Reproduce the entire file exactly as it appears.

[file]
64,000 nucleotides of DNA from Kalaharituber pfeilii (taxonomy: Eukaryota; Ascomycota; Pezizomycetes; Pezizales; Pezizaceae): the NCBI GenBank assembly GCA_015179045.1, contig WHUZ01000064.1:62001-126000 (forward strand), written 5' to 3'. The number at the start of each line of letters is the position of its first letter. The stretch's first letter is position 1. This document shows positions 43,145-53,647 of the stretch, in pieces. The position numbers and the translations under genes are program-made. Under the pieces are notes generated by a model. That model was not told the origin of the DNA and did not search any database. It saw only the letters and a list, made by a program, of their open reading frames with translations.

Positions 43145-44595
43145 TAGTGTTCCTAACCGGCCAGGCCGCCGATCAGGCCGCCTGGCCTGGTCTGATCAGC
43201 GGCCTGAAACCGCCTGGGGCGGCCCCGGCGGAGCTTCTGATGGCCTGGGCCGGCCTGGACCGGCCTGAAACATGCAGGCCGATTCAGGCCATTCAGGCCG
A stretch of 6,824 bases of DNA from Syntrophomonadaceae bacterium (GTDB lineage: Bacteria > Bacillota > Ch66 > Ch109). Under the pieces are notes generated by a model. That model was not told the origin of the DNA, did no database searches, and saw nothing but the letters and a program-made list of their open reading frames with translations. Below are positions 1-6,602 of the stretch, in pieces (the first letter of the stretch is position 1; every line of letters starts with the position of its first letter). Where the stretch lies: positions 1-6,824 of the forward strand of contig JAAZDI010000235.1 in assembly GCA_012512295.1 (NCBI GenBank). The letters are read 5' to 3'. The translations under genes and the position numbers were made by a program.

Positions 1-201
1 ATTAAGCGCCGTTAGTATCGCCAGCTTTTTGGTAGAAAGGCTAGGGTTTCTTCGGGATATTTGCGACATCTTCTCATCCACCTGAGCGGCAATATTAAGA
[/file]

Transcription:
64,000 nucleotides of DNA from Kalaharituber pfeilii (taxonomy: Eukaryota; Ascomycota; Pezizomycetes; Pezizales; Pezizaceae): the NCBI GenBank assembly GCA_015179045.1, contig WHUZ01000064.1:62001-126000 (forward strand), written 5' to 3'. The number at the start of each line of letters is the position of its first letter. The stretch's first letter is position 1. This document shows positions 43,145-53,647 of the stretch, in pieces. The position numbers and the translations under genes are program-made. Under the pieces are notes generated by a model. That model was not told the origin of the DNA and did not search any database. It saw only the letters and a list, made by a program, of their open reading frames with translations.

Positions 43145-44595
43145 TAGTGTTCCTAACCGGCCAGGCCGCCGATCAGGCCGCCTGGCCTGGTCTGATCAGC
43201 GGCCTGAAACCGCCTGGGGCGGCCCCGGCGGAGCTTCTGATGGCCTGGGCCGGCCTGGACCGGCCTGAAACATGCAGGCCGATTCAGGCCATTCAGGCCG
A stretch of 6,824 bases of DNA from Syntrophomonadaceae bacterium (GTDB lineage: Bacteria > Bacillota > Ch66 > Ch109). Under the pieces are notes generated by a model. That model was not told the origin of the DNA, did no database searches, and saw nothing but the letters and a program-made list of their open reading frames with translations. Below are positions 1-6,602 of the stretch, in pieces (the first letter of the stretch is position 1; every line of letters starts with the position of its first letter). Where the stretch lies: positions 1-6,824 of the forward strand of contig JAAZDI010000235.1 in assembly GCA_012512295.1 (NCBI GenBank). The letters are read 5' to 3'. The translations under genes and the position numbers were made by a program.

Positions 1-201
1 ATTAAGCGCCGTTAGTATCGCCAGCTTTTTGGTAGAAAGGCTAGGGTTTCTTCGGGATATTTGCGACATCTTCTCATCCACCTGAGCGGCAATATTAAGA